With a small makeshift ladder, the man climbs a hill to collect some honey. Slow moving, shaking limbs contrast starkly with the fast buzzing bees, which he sets off by using a pan and a spoon to scrape off the honey from the bee hive. Back at home, he puts the honey into a small pot. It almost looks like an “empty” action, something he does to fill his time, more so than a necessary action for survival. It keeps him busy, while ruminating in his head, while trying to come to terms with his son’s death sentence. Every day, he shouts his son’s name into the landscape that just doesn’t respond to his calls.

What should I do with Sohbra’s son? Where in the world have you seen that a mother denies her child?

And all of a sudden, we begin to realise the large and deep incision that has occurred in the man’s normal, probably uneventful life. It is upended not only by his son’s death sentence (the reasons of which we’re never being told), but also by having to look after his grandson.

A middle-aged man walks along a road, a young boy of perhaps three or four years old trodding behind him. The man doesn’t wait for the child to catch up with him. He walks up the street and drops a plastic bag on the road. Then he turns around and returns on the same path he has just walked on, passes by the child and disappears at the horizon. The little boy continues to advance until the old man appears and walks towards him.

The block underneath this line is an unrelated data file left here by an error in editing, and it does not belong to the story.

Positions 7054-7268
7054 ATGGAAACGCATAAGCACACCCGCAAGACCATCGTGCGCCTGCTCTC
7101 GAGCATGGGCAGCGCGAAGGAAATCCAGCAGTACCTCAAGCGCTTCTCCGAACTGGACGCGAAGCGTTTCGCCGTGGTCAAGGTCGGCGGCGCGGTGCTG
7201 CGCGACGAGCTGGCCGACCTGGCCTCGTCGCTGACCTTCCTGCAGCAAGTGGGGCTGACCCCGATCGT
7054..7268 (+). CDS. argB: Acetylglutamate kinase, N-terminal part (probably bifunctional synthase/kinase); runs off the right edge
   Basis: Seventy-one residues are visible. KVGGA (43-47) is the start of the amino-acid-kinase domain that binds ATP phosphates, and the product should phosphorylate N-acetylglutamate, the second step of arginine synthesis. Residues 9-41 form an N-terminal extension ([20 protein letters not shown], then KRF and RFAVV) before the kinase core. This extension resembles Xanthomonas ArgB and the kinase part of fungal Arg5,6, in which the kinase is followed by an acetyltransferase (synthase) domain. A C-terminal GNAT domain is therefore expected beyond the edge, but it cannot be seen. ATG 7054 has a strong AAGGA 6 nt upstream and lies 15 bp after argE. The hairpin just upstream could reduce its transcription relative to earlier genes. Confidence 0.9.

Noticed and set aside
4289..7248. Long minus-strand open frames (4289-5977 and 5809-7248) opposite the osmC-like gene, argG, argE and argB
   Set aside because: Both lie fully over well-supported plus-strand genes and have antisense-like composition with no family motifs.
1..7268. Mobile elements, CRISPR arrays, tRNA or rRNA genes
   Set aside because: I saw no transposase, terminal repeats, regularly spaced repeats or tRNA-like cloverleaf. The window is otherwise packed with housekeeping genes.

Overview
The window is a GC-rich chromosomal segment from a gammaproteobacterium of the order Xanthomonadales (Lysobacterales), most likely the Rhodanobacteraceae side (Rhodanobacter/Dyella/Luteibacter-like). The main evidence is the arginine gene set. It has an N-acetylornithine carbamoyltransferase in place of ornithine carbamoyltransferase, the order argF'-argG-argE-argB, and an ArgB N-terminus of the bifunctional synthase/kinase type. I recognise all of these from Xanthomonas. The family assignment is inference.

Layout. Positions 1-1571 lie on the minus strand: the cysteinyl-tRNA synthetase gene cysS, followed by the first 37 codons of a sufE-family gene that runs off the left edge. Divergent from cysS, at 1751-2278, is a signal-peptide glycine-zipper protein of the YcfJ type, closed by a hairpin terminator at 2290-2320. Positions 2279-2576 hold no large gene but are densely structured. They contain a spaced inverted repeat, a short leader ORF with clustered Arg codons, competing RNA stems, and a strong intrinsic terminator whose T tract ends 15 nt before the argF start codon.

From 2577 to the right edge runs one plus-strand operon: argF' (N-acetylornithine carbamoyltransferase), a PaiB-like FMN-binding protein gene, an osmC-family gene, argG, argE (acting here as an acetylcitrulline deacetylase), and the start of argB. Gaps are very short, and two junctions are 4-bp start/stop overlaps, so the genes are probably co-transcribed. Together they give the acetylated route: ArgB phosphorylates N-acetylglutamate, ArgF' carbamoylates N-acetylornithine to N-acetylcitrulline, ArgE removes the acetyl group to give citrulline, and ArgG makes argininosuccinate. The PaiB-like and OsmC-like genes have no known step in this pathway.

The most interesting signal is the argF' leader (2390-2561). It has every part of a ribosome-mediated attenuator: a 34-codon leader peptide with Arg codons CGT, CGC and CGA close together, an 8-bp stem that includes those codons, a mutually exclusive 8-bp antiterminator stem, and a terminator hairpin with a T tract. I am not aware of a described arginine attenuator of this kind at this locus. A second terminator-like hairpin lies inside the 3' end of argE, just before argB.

There it is: innocence. An innocent child, and an innocent old man — both caught up in events that they are not responsible for, but which will have grave consequences on their lives. It’s a moving image, seeing the old man kneeling to hug the little boy, who probably doesn’t fully realise what’s happening. The boy doesn’t have a past, just like his grandfather. The two were thrown into the present and have to swim towards the future, an unsettling future, especially for the boy.

What is to become of him? The old man struggles to look after the boy, but he tries everything. He even searches for his old telly. Maybe the telly could allow the boy some entertainment. But there is nothing, only a missing signal, an almost orange screen.